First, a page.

Chain-dentistry practices drive patients through the door with heavy advertising and discounts, quick cleanings, free exams, and of course, hundreds or thousands of dollars in unnecessary dental work. Corporate dental chains can run on a quota-based model that can sometimes lead to practices working on the side of pushing unnecessary treatments.

  1. Ask for the appointment time

Generally, a new patient appointment should take around an hour and a half. If the office tells you that appointment should only last about a half hour, they may be trying to rush you through what should be a thorough cleaning and appointment, rather than give you the time you deserve as a patient. If you’re an established patient, appointment time can vary, but a cleaning should take at least 45 minutes. If it lasts only 15 minutes, it’s time to start asking questions.

  1. Always check your bill

In a true dental scam, a dentist might inflate claims or bill insurers for procedures that the patient didn’t receive. The best way to avoid this from happening is to ensure communication with your dentist, ask for an estimated price upfront (prior to sitting in the dental chair), and always checking your bill at checkout. According to the National Health Care Anti-Fraud Association, it is estimated that Americans lose about $68 billion dollars each year to healthcare fraud. Don’t be a victim of dental fraud; know the signs and do not be afraid to advocate for yourself as a patient.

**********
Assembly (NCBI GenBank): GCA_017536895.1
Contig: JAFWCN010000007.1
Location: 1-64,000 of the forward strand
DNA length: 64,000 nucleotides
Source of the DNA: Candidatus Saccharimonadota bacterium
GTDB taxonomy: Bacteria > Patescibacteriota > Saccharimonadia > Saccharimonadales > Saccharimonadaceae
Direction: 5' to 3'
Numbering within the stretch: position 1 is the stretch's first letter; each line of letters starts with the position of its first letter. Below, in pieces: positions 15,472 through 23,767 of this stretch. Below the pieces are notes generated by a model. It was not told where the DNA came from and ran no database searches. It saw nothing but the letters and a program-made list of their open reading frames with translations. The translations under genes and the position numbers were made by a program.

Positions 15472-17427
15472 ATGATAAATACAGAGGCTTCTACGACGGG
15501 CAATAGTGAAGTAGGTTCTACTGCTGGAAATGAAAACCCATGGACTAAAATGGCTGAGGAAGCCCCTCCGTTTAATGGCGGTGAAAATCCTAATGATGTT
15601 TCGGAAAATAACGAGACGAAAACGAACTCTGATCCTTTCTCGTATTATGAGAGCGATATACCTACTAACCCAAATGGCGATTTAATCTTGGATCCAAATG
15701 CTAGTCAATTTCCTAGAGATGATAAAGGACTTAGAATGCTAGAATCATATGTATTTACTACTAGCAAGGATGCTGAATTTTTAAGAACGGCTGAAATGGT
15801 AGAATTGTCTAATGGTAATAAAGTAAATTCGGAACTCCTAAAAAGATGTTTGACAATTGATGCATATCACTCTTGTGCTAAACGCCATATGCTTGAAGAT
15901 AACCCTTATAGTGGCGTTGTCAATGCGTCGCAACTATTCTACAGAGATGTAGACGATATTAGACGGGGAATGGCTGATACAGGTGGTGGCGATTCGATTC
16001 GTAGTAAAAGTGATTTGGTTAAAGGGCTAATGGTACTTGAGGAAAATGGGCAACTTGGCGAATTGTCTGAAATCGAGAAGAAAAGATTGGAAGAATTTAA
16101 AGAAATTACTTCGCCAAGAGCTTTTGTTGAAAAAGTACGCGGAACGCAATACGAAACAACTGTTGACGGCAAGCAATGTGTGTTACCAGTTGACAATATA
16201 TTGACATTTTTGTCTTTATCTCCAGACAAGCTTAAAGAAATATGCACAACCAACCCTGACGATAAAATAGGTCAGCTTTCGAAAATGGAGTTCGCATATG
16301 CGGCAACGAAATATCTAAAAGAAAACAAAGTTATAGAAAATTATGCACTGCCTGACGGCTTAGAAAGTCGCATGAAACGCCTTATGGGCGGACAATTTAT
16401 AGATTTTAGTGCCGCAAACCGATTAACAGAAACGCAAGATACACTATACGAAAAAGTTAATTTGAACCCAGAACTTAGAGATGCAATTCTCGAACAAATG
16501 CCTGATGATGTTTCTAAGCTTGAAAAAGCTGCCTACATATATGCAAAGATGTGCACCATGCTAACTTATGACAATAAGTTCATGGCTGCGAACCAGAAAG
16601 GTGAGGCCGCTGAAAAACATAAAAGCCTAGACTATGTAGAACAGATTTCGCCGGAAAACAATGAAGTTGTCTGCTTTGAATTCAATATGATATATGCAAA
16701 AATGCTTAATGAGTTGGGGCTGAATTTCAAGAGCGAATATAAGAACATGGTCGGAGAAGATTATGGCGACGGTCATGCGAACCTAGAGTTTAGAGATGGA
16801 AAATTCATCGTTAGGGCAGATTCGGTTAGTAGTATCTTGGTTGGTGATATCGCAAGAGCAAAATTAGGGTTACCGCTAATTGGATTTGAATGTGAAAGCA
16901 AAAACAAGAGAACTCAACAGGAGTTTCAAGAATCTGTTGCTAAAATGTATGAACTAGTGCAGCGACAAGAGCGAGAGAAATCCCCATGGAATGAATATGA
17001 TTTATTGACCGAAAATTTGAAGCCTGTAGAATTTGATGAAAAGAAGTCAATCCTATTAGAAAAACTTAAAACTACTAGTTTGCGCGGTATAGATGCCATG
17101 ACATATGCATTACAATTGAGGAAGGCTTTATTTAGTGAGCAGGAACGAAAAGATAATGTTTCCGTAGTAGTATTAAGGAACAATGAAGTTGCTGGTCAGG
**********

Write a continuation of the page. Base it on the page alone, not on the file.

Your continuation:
1. Check the market rate for common procedures.

There are common procedures you have had before that you know the price for, but when dental pain strikes, sometimes you are willing to pay anything for it to get fixed. It’s at these times when it is most important to ensure that you are being offered a fair, market-rate price, and not just being offered the most expensive procedure that your insurance may or may not cover.

  1. Seek other opinions.

If you have ever had a major dental procedure, it is likely that you might have sought out another opinion. One dentist may recommend that you need it, while another may not. This is totally normal, and encouraged, especially if you feel that any of the signs above are occurring.

  1. Feel out the culture of the office.

While how you feel as a patient is important, seeing how the experienced dentist treats the staff can also impact the care you receive. The best doctors are attentive to patients and staff. If you have a bad feeling with your interaction from the front desk to the dental chair, how can you trust your oral health to the practice? You should feel safe and welcome at the dentist from the moment you walk in the door. 

 

Find a dental provider who’s right for you and your family